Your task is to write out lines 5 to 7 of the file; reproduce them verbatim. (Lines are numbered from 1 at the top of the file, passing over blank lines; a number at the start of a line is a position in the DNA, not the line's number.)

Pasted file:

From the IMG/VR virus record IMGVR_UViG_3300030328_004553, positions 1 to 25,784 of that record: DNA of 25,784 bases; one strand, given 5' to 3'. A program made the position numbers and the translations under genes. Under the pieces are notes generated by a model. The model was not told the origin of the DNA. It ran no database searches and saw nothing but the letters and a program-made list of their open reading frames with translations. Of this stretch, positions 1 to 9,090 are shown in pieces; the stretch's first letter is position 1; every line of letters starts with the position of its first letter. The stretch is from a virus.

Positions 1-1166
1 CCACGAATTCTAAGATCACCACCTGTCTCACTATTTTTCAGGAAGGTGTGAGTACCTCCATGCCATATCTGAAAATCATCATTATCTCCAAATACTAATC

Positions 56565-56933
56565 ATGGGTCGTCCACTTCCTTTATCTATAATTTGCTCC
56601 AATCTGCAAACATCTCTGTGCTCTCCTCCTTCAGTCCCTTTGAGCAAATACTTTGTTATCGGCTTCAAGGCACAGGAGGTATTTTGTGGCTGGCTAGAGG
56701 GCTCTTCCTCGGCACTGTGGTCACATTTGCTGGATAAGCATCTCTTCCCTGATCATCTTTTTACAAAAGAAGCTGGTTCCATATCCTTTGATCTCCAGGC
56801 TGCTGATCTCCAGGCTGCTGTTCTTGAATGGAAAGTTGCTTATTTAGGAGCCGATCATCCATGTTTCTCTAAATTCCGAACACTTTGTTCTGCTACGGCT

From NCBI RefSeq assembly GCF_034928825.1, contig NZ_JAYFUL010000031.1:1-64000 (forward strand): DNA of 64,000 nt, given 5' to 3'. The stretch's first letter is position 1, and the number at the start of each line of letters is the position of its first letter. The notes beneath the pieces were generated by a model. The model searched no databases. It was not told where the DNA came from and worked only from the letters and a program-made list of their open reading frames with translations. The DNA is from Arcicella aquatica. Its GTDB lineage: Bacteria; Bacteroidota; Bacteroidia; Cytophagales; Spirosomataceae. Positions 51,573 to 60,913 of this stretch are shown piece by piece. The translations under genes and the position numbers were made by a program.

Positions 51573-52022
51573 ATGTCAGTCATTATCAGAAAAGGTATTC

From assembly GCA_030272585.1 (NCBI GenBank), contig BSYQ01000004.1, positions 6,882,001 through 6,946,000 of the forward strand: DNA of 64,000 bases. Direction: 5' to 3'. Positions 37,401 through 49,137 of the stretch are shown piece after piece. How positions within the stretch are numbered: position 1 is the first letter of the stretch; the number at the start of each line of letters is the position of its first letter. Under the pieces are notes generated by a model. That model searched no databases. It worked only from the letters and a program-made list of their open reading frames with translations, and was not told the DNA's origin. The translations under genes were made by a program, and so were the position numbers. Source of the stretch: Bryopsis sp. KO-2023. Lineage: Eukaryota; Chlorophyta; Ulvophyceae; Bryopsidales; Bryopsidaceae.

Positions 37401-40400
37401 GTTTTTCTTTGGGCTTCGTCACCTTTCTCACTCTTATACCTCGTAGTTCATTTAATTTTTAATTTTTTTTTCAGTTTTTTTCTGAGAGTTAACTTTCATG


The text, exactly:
56565 ATGGGTCGTCCACTTCCTTTATCTATAATTTGCTCC
56601 AATCTGCAAACATCTCTGTGCTCTCCTCCTTCAGTCCCTTTGAGCAAATACTTTGTTATCGGCTTCAAGGCACAGGAGGTATTTTGTGGCTGGCTAGAGG
56701 GCTCTTCCTCGGCACTGTGGTCACATTTGCTGGATAAGCATCTCTTCCCTGATCATCTTTTTACAAAAGAAGCTGGTTCCATATCCTTTGATCTCCAGGC